It’s not an elaborate plan. It’s not particularly intricate. It is however consistent and that is perhaps of greater importance than anything else.

Previously, England seemed to pick 11 players before deciding how to play based on what they ended up with. This led to an ever-changing formula from which no-one really benefited (other than the opposition).

England’s current plan basically boils down to having a diverse bowling attack and plenty of batsmen. Whether that’s right or wrong, they’re sticking with it – which at least means the players know their places in the world.

Take Adil Rashid for example. England want a leg-spinner and he is the best available, so he can relax, knowing an imperfect match won’t see him dropped for Stuart Broad.

Pace bowlers like Broad and James Anderson are, in fact, accorded little value. They aren’t seen as two of England’s most successful bowlers so much as they’re seen as just two more right-arm fast-medium bowlers – one of the least valuable commodities in one-day cricket. The two of them aren’t being preserved for Test cricket. They’re being omitted from the one-day side because the one-day side doesn’t want them.

The point here is that while taken in isolation some of England’s decisions might seem odd, they make sense when you consider the overarching philosophy.

Pakistan are different. Pakistan change their team frequently, but there doesn’t seem to be a framework underpinning these decisions. In the first one-day international they included two slow left-arm all-rounders and omitted their leg-spinner. No-one was quite sure how this decision was arrived at. Nor does anyone have any confidence that they will both remain – including the players themselves.

If nothing else, the inclusion of both Imad Wasim and Mohammad Nawaz (or as Cricinfo would have him “Mohammad Nawaz (3)”) smacked of a play-off. Whether that was true or not, that was surely how two near-new players would have taken it. This seems a cruel and ineffective way of gauging their worth.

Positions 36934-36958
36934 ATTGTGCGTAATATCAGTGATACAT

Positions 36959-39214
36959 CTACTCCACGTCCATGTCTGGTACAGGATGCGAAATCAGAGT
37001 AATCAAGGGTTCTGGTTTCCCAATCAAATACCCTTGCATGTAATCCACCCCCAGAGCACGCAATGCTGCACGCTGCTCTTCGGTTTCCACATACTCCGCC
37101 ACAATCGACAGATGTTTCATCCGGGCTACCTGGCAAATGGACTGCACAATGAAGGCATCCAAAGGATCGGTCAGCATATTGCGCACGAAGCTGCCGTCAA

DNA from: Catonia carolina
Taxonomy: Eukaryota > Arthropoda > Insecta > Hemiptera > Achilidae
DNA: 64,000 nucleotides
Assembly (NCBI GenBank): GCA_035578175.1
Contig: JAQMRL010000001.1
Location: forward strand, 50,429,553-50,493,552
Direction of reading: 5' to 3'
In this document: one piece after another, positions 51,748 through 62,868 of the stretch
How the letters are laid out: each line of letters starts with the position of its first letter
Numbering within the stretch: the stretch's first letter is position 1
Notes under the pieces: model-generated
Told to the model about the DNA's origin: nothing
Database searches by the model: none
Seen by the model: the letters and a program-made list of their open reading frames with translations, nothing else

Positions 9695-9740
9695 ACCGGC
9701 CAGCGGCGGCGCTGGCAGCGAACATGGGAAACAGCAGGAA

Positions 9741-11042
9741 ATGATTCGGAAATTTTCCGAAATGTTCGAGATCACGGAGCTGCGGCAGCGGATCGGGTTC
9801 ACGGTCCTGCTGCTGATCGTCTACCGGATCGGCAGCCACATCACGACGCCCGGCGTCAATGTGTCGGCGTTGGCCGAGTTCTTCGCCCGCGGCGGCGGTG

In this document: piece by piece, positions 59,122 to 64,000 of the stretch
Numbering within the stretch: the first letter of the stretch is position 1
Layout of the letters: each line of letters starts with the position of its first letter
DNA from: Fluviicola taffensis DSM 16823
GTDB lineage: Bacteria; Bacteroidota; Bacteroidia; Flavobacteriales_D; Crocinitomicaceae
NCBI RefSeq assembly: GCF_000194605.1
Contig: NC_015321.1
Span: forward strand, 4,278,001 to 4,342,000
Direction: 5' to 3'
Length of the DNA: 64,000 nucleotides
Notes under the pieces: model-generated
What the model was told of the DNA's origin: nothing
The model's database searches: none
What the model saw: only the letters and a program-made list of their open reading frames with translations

For as long as the Pakistan plan revolves around selection of two slow left-arm all-rounders, Wasim and Nawaz (3) can be confident of their places in the side. Should one or the other of them have a poor game however, they can fully expect that grand strategy to change.


Typical Pakistan: magnificent one day, diabolical the next (according to the format)

Pakistan have actually achieved an even more impressive feat than becoming the top-ranked Test side. It takes a particular kind of artistry to become the top-ranked Test side while also maintaining ninth position in the one-day rankings. Hats off.

So what’s the difference? An obvious answer would be ‘Misbah-ul-Haq and Younus Khan’ but the truth is Pakistan weren’t actually that good even before that pair retired from the format. Aside from two series against Zimbabwe, a 3-2 win against Sri Lanka last year is all they’ve really had to celebrate in 50-over cricket since beating the same side in 2013.

Not that they’ve played series against West Indies, India or South Africa in that time. Haven’t we had this conversation already?

Sticking with those unarguable arbiters of worth, the rankings, it’s interesting to look at Pakistan’s individual batsmen and bowlers too. Mohammad Hafeez is their highest-ranked one-day batsman in 22nd place, followed by Ahmed Shahzad in 35th and Azhar Ali in 49th.

Somewhat unexpectedly, their bowling rankings are just as bad. While Mohammad Irfan is 10th, next best is Wahab Riaz in 45th and Yasir Shah in 49th. Perhaps this is a product of the ever-changing nature of their attack and perhaps their overall underperformance results from this too. Perhaps underlining that, Irfan has been dropped for this series.

Umar Gul’s back though. People have been talking a lot about Pakistan defying stereotypes this summer, but bowlers don’t come much more Pakistani than Umar Gul. He’s played for Pakistan over 200 times and we still can’t work out whether he’s the world’s shittest fine bowler or the finest shit one.


Pakistan are slightly number one

If there is one great benefit to the ongoing turmoil at the top of the ICC’s Test rankings, it is that it is slowly starting to dawn on people that rankings are relative. Top can mean ‘out on your own, everyone else trailing in your wake’ or it can mean ‘hurray, it rained in Port of Spain’.

Pakistan being top does at least provide a better narrative than any of the alternatives. These itinerant cricketers have had more to conquer, so their narrow superiority seems less offensive to the somewhat unhinged types liable to get upset about the rankings.

Unusually for the current cricket world, Misbah ul Haq’s Pakistan also seem to possess the capacity to learn. After arriving in England early, because they were hugely inexperienced in these conditions, they got to grips with how to go about things and drew the series. Similarly, a year ago, they turned a second Sri Lanka tour into an opportunity to make amends when it could so easily have ended up as more of the same.